First, what does it mean to be a disciple? In the Bible, the word for disciple literally means “pupil” or “learner.” When applied to the early Christians, it came to mean someone who declared a personal allegiance to the teachings and person ofJesus. The life of a disciple revolves around Jesus. Here’s a good working definition: A disciple is someone called to walk with Christ, equipped to live like Christ, and sent to work for Christ. Calling, equipping, sending. Let’s look at these three aspects of a disciple’s life.
A Disciple Is CalledTo Walk With Christ I grew up in a “Christian home” that did not know Christ. We did not reject the gospel; we never heard it. Our church was focused on other things. In my early 20s, though, my soon-to-be wife, Patsy, explained the gospel of Jesus to me, and I soon embraced Christ as my Lord and Savior. There are 108,000,000 men in America 15 years of age and older. Regrettably,66,000,000 of these men have made no profession of faith in Christ. That’s sad because many of them (like me) would gladly receive Christ if engaged in a credible way. What’s even sadder, though, is how many men think they have triedChristianity, found it wanting, and rejected it, when in fact they have never properly understood it.First and foremost, a disciple is someone who has believed in Jesus—his life, work, death, and resurrection. The first task of making disciples is evangelism—to call men to walk with Christ by grace through faith.
A Disciple IsEquipped To Live Like Christ Picture yourself as the president of a100 person law firm. For years you have recruited lawyers, but then left them on their own. Without guidance and training, they have done more harm than good. Unresolved cases have piled up, other law firms consider your firm an embarrassment, and the public thinks you are incompetent. Suppose you goto your board of directors and ask to hire another 20 lawyers. They would say:“Are you nuts? You haven’t trained the lawyers we have. Why would we let you hire more? We have a terrible reputation. In fact, several young people who interned with us have quit the law. You’re fired!”A lot of people who rejectChristianity see Christians and say: “If that’s what it means to be aChristian, then I want no part of it.” Isn’t that a criticism too dangerous toleave unanswered? It may do more harm than good to invite a man to become aChristian if we have no plan to help him truly know and followChrist. When we don’t disciple (train and equip) a man who professesChrist, he will almost always become lukewarm in faith, worldly in behavior,and hypocritical in witness. The second task of making disciples is teaching—toequip them to live like Christ.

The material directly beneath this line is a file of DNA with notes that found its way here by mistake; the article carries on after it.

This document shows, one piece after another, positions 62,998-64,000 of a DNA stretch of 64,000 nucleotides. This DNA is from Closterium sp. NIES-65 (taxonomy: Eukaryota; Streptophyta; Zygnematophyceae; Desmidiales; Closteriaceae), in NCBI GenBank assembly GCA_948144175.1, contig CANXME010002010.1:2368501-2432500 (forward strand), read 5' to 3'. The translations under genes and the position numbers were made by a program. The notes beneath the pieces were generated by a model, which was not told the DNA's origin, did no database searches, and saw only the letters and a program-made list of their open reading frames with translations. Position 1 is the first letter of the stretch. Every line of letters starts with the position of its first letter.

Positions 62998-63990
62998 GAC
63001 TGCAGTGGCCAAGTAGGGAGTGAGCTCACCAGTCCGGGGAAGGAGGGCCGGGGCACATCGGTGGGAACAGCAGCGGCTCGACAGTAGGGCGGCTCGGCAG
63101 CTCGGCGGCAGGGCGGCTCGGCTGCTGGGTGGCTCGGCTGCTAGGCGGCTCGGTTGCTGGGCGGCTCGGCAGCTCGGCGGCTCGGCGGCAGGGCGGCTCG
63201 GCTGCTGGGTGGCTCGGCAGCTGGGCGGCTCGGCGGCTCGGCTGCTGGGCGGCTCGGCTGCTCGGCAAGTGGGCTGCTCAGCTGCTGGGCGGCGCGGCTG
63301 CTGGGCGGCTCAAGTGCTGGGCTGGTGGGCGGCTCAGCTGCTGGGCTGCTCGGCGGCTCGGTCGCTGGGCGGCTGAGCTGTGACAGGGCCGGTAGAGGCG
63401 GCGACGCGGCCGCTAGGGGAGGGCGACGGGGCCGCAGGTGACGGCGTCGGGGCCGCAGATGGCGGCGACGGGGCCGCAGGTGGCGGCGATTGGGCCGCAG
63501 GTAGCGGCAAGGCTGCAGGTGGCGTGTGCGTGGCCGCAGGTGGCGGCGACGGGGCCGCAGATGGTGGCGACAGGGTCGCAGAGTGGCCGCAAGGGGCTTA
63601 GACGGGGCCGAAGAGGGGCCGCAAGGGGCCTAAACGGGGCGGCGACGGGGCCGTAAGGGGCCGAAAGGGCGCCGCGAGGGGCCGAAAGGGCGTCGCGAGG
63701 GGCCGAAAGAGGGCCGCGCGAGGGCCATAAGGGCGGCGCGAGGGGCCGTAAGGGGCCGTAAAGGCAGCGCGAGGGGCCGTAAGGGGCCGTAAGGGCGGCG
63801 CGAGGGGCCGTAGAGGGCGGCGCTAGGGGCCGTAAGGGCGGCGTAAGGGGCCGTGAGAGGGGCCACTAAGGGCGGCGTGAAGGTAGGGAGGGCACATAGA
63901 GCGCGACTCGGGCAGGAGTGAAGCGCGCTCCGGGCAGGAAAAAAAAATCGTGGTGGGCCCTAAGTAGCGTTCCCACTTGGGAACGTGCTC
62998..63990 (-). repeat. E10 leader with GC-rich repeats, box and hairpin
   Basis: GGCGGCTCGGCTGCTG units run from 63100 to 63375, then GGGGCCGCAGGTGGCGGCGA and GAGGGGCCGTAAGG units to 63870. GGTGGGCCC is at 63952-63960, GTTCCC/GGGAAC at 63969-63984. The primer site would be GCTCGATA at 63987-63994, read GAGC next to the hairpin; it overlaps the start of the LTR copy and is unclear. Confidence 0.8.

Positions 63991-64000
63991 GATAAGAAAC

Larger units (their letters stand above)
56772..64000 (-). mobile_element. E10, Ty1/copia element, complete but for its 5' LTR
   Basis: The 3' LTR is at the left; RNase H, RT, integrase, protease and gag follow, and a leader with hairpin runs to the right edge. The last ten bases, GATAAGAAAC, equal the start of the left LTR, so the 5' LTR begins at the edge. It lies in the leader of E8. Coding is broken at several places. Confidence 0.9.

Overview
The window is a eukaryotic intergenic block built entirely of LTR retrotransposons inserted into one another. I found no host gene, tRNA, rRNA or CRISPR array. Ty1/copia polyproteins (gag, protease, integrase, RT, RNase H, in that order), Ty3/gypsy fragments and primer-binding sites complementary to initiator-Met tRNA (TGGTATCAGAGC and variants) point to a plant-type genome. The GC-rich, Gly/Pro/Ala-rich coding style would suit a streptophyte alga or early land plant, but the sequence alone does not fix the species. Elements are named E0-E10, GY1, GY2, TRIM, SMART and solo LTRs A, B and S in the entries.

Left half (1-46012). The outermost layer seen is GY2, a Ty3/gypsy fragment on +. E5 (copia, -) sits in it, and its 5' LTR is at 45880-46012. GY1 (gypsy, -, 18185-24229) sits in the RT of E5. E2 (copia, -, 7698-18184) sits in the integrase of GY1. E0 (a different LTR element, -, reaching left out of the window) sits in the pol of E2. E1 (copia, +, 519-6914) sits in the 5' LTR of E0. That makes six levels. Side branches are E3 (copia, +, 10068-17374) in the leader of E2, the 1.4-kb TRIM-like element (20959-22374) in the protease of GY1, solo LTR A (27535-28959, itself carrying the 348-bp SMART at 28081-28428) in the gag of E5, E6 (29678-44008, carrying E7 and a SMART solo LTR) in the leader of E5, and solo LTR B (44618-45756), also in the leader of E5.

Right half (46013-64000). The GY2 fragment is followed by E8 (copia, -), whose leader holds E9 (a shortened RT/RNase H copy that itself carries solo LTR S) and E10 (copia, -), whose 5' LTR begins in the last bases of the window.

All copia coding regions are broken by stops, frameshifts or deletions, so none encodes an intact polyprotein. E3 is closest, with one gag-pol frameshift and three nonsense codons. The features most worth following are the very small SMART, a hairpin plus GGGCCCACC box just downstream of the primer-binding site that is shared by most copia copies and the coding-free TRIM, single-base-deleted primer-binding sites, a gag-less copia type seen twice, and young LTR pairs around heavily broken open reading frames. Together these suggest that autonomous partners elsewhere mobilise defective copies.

A Disciple Is Sent toWork for Christ Why do we equip men to live likeChrist? So they can enjoy Christ by knowing Him better, but also “so that the man of God may be thoroughly equipped for every good work” (2 Timothy 3:16-17).Jesus prayed, “Father, as you have sent me, so I am sending them” (John20:21).Every man wants to give his life to a cause, to make a difference, to do something with his life. When we disciple a man, he will eventually want to make that difference for the glory of God: to “bear much fruit” and do “good works that will last” (John 15:8,16).Once a man has been with Christ, experienced the joy of His grace, the warmth of His love, the cleansing of His forgiveness, and the indwelling of His Spirit, he inevitably comes to a point when he can no longer be happy unless he is serving the Lord. Evangelism, teaching, service … these are the “trinity” of making disciples. Now let’s look at some methods to actually make disciples.
Dr. PatrickMorley, business leader, author, and speaker, Patrick Morley helps men think more deeply about their lives, to be reconciled with Christ, and to be equipped for a larger impact on the world. © 2002. Patrick Morley. All rights reserved.
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